Judge Shogan dissented, noting that an inventory search is designed to protect the owner's property, not uncover evidence. Although Judge Shogan opined that Corporal Wealand had “lawful custody” of Appellant's vehicle because Appellant could not operate the vehicle, she determined there was no need to conduct an inventory search of the vehicle because there was no reason to tow the vehicle, as it did not present a safety concern, was not blocking traffic, and possibly could have been retrieved by Appellant's friend. She further noted that nothing of value was visible in the vehicle; that, contrary to the majority's suggestion, the Commonwealth presented no evidence that the search took place pursuant to the Department's standard procedures; and that, even if the search began as an inventory search, it became investigatory once Corporal Wealand discovered the drug residue in the eyeglass case, at which time Corporal Wealand should have stopped the inventory search and obtained a search warrant.
Appellant filed a petition for allowance of appeal with this Court, and we granted review to consider whether the Superior Court erred in affirming the trial court's denial of Appellant's suppression motion. In reviewing a ruling on a suppression motion, our standard of review is whether the factual findings and the legal conclusions drawn therefrom are supported by the evidence. Commonwealth v. Wholaver, 605 Pa. 325, 347, 989 A.2d 883, 896 (2010). Further, the reviewing court may consider only the Commonwealth's evidence and so much of the evidence for the defense as remains uncontradicted when read in the context of the of the entire record. Commonwealth v. Russo, 594 Pa. 119, 126, 934 A.2d 1199, 1203 (Pa.2007).
In arguing the Superior Court erred in affirming the trial court's denial of his motion to suppress the evidence obtained during the inventory search of his vehicle, Appellant maintains that Corporal Wealand did not have “lawful custody” of his vehicle because there was no issue of public safety, and, therefore, no basis for his decision to tow the vehicle. Appellant's Brief at 14. Specifically, Appellant asserts:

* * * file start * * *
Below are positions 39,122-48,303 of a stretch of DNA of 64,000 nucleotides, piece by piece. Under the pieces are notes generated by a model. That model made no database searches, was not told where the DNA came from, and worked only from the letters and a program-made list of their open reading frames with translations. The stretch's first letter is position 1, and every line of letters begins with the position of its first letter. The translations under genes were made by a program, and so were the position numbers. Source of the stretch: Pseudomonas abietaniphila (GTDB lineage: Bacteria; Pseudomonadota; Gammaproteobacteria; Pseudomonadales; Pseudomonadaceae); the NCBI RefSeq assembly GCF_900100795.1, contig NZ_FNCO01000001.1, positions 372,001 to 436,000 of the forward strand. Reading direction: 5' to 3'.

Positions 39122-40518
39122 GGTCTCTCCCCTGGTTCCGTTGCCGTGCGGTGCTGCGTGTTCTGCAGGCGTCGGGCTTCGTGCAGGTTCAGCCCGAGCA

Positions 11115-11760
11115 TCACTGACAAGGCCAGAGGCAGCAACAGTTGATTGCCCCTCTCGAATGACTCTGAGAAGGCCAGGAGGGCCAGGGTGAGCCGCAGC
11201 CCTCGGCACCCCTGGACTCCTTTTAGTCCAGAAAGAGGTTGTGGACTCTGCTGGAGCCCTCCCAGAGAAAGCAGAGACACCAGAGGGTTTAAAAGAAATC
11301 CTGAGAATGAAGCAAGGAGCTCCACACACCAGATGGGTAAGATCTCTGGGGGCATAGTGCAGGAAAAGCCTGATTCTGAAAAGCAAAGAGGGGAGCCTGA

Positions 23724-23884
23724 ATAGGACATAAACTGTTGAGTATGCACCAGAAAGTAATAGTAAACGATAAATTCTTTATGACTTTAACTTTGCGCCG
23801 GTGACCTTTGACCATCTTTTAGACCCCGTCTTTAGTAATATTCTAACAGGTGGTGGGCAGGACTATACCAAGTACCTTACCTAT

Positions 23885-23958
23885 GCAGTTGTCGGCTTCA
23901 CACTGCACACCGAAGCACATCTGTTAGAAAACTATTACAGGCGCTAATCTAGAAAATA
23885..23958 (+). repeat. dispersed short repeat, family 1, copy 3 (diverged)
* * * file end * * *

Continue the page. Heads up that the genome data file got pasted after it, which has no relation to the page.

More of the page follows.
Corporal Wealand admitted that the vehicle posed no detriment to the flow of traffic and no safety hazard. The vehicle was legally parked at the curb, and there was nothing to indicate that the vehicle was damaged in any way. Appellant's vehicle was moveable and it was not obstructing traffic. There was no valuable property within plain view. Moreover, Appellant notified Corporal Wealand that he had a friend who would be able to pick up the car, thus securing the vehicle and the property within.
Id. at 14–15 (record citations omitted).
Appellant contends that, because Corporal Wealand had no basis to tow his vehicle, there was no basis for Corporal Wealand to conduct an inventory search of his vehicle, and, therefore, that the inventory search violated his rights under the Fourth Amendment to the United States Constitution and under Article 1, Section 8, of the Pennsylvania Constitution.3 Appellant further argues that, once Corporal Wealand discovered contraband in the eyeglass case, the alleged inventory search became an investigatory search for which Corporal Wealand was required to obtain a warrant.
The Commonwealth responds that, pursuant to 75 Pa.C.S.A. § 6309.2, Corporal Wealand was required to immobilize Appellant's vehicle after determining the vehicle did not have a valid emissions sticker and Appellant had a suspended license. The Commonwealth further suggests that, once a vehicle has been legally immobilized, police have “lawfully taken custody of the vehicle,” and should be permitted to conduct an inventory search for the protection of the property owner and the police against claims of lost or stolen property. Commonwealth's Brief at 11. Finally, the Commonwealth argues that, once police discover contraband during a valid inventory search, they may continue the inventory search without stopping to obtain a search warrant.